Though some in the U.S. government feel Russia will rely increasingly on non-conventional and nuclear arms, including tactical nuclear weapons, that does not make a case for continuing development of a low-yield, sea-launched nuclear cruise missile, a Pentagon official said here Wednesday.

The sea-launched nuclear cruise missile (SLCM-N), with its W80-4 variant warhead, “was not necessary and nothing has changed,” Colin Kahl, undersecretary of defense for policy, said Wednesday at the 2022 Defense News Conference.

To support his case, Kahl repeated some arguments the Biden administration made this spring, when SLCM-N and the W80-4 vanished from federal budget requests: the sea-launched missile would be too expensive, arrive too late to be useful to the Navy and take up development funding better used on conventional and cyber programs.

Kahl also said the U.S. planned to maintain an inventory of tactical nuclear weapons including the B61-12 gravity bomb, which eventually will fly aboard the new B-21 long-range bomber, and “a sea-launched ballistic missile that has a lower-yield on it.”

The latter is the W76-2 that went to sea around December 2019. Arms control advocates who supported Biden’s candidacy had largely opposed W76-2 on the grounds that it might encourage limited nuclear exchanges. 

Proponents said the weapon was a good, relatively cheap, way to prevent Russia, which has many more lower-yield nuclear weapons than the United States, from initiating a limited nuclear strike.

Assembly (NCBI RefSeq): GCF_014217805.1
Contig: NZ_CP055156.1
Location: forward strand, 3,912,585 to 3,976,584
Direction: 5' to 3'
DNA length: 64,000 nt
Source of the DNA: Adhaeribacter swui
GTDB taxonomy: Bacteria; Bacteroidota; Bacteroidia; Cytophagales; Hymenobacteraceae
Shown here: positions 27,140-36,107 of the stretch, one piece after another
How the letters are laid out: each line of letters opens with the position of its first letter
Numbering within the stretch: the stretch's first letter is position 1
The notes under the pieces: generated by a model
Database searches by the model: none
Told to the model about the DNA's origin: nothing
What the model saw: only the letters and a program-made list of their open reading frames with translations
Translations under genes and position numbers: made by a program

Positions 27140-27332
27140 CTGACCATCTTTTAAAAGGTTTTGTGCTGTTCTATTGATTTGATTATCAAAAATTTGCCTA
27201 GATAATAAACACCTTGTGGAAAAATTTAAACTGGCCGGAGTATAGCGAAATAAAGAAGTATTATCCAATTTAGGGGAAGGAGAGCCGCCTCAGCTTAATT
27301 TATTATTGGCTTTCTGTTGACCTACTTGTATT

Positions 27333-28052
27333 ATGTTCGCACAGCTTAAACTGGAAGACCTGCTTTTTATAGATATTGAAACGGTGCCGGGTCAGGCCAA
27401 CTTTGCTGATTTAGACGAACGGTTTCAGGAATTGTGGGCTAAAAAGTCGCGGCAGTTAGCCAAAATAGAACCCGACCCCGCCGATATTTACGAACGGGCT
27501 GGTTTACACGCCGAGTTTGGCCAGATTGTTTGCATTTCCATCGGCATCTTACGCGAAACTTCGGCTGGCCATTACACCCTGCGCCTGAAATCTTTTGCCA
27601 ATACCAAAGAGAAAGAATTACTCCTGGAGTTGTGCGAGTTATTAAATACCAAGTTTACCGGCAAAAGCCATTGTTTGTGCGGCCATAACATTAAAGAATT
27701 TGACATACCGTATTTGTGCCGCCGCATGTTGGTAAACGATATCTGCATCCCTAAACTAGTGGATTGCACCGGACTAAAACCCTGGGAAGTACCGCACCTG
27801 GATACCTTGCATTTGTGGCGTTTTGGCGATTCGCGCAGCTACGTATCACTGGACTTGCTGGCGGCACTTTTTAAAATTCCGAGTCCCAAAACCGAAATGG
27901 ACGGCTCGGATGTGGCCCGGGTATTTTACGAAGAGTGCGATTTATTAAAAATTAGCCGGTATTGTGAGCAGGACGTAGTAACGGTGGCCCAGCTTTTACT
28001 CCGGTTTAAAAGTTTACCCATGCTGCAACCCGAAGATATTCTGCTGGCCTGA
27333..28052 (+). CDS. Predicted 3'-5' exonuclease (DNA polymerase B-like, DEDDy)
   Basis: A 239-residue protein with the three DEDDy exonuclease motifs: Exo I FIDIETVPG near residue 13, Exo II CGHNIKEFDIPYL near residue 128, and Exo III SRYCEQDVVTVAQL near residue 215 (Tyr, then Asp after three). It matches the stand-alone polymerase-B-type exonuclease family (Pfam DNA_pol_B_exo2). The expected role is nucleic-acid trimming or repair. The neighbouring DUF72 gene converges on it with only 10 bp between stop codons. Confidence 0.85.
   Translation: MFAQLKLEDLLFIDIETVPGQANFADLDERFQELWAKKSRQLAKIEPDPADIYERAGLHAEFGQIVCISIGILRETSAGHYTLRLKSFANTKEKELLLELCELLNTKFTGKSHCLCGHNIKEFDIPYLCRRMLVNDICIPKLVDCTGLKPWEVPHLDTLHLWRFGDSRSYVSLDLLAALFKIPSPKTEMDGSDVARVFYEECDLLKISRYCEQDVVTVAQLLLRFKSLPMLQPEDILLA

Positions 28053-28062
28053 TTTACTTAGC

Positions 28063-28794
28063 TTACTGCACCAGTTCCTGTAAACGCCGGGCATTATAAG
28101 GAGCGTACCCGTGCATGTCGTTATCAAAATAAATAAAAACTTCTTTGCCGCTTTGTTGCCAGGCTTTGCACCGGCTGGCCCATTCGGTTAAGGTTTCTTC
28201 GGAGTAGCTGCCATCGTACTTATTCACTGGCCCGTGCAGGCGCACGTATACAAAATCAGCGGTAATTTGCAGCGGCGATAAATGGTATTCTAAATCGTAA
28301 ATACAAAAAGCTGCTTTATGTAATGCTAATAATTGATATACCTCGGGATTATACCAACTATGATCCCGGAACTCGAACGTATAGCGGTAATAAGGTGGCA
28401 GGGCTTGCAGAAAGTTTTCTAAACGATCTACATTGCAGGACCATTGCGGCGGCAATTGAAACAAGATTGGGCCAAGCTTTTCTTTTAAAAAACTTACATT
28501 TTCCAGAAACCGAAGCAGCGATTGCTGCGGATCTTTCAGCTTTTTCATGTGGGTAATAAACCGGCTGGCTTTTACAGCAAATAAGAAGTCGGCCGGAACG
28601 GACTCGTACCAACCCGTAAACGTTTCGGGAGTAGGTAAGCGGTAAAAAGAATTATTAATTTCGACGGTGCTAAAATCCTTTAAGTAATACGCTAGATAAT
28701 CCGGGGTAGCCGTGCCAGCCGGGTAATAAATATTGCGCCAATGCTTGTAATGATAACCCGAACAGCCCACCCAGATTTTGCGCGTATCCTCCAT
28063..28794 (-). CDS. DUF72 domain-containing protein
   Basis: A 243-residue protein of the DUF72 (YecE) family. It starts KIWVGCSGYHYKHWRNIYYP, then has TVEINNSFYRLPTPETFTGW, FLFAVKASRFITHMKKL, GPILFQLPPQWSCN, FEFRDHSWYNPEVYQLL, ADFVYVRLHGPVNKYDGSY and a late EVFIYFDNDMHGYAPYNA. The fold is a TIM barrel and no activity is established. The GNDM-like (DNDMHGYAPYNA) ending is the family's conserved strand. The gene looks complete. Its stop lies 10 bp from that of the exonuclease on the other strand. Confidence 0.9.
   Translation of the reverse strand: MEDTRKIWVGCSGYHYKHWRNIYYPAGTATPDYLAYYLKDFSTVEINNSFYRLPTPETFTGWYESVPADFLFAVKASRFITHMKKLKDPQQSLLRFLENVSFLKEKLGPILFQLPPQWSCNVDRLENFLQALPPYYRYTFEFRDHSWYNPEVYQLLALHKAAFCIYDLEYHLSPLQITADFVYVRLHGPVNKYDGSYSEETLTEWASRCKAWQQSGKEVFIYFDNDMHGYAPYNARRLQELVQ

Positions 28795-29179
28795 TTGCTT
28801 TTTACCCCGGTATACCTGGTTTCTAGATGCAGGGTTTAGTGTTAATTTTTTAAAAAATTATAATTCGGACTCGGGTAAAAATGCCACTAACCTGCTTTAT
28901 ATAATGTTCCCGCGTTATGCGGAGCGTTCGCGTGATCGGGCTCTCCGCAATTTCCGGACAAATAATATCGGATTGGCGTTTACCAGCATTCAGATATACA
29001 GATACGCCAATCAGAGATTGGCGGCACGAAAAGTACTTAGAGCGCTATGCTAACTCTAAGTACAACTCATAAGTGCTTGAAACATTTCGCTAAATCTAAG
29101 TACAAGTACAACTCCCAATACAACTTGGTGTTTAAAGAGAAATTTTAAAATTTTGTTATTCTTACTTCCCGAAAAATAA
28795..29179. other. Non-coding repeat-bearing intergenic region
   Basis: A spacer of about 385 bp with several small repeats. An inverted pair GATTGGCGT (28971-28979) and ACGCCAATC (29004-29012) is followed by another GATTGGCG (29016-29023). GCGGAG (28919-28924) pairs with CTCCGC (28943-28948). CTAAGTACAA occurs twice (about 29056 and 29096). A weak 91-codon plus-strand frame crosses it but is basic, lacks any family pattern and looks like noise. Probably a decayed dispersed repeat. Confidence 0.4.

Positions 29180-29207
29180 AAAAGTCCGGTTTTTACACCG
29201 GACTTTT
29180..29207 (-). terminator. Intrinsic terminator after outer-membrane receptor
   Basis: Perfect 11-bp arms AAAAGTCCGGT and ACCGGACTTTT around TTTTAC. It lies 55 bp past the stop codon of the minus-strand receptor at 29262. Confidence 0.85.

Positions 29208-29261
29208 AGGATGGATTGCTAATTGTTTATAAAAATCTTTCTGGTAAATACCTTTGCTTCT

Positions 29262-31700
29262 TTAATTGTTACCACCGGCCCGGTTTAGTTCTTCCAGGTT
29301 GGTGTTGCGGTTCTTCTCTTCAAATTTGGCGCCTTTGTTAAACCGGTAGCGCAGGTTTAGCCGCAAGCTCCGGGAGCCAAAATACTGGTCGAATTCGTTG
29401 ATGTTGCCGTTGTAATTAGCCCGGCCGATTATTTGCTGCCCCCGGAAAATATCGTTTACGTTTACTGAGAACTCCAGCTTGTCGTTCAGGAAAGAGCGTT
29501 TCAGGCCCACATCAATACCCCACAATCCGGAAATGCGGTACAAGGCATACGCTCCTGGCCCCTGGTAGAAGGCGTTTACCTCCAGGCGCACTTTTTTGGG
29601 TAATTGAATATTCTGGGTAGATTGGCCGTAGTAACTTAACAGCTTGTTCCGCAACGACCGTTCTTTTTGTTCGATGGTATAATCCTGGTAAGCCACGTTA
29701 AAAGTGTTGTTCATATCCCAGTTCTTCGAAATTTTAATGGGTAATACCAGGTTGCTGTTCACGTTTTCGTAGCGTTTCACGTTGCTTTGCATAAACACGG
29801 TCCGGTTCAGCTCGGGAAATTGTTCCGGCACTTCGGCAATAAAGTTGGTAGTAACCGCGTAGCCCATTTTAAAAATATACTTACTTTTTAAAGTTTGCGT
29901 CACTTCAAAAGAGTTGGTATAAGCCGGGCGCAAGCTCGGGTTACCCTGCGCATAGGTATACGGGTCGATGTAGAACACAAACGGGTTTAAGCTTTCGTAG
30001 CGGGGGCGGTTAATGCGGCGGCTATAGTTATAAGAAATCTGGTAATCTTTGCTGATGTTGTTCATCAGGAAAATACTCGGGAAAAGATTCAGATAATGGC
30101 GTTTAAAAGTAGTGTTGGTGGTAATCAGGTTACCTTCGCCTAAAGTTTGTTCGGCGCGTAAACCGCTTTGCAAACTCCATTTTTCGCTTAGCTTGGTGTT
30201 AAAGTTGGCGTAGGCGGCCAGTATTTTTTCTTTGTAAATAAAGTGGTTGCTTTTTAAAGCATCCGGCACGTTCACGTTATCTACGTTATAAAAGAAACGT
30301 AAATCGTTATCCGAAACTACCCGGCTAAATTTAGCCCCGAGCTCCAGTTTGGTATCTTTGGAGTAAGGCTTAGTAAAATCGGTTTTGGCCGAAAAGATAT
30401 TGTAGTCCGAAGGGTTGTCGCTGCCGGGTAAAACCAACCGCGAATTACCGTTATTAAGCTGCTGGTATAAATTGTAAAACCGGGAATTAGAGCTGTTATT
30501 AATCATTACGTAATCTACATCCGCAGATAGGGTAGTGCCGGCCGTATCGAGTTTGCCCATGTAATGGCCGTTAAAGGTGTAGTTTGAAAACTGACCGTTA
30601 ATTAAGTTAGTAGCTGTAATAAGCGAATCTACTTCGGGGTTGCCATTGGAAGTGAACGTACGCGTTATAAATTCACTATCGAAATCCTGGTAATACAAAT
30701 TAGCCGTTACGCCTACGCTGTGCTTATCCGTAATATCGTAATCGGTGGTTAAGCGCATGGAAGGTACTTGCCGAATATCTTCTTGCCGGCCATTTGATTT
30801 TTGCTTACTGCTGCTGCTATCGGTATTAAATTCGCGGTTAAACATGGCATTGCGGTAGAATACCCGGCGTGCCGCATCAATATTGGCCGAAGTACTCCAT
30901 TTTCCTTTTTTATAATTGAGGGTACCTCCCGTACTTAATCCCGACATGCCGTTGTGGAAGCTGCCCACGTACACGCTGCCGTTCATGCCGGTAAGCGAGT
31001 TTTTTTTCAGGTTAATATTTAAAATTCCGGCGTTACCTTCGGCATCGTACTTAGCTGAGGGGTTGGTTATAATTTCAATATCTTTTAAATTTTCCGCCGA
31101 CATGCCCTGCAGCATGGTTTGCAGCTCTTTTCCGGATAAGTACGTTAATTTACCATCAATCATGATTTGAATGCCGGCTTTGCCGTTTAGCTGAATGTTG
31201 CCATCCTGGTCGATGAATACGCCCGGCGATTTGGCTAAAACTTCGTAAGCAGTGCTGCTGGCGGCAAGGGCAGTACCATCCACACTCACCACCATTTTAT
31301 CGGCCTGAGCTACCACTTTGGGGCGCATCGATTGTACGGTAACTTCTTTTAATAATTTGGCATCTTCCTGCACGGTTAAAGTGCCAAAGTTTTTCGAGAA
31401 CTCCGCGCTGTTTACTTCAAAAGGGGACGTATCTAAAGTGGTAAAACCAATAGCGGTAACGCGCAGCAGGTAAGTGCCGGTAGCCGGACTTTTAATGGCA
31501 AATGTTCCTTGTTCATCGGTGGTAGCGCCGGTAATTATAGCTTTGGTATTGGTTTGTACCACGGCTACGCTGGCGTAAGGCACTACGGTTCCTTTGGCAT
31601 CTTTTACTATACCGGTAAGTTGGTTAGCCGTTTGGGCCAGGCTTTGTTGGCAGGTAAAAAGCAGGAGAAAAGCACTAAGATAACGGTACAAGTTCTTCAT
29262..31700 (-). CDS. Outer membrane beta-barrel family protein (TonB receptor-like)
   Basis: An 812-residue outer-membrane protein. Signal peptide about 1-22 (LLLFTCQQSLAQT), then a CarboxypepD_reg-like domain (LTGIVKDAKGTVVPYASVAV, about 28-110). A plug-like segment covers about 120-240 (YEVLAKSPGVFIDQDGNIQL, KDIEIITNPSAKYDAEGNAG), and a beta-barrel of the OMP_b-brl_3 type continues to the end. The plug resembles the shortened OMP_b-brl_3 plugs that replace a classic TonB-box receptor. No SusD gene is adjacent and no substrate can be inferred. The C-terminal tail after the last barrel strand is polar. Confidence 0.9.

The Biden administration’s unpublished nuclear posture review — Congress got a classified version to read over the summer — proposed eliminating SLCM-N W80-4 and discontinuing maintenance of the megaton-class B83 gravity bomb.

Congress ignored that proposal and produced a series of defense authorization and appropriations bills that could, depending on how House and Senate proposals are reconciled, allow both SLCM-N and B83 to continue without interruption. 

Kahl said it might be a matter of weeks before the unclassified national defense strategy, which includes the nuclear posture review, is published in an unclassified form.

Kahl also said that China, with its “breathtaking expansion of their nuclear arsenal,” would dictate the size of future investments in the U.S. nuclear arsenal, not Russia.

Citing cultural and historic ties to some people living within Ukraine’s borders, Russia invaded Ukraine in February for the second time in a less than a decade. With the war still grinding on, Kahl said that “some” have assessed that Moscow’s conventional armed forces are far less capable than believed before the invasion.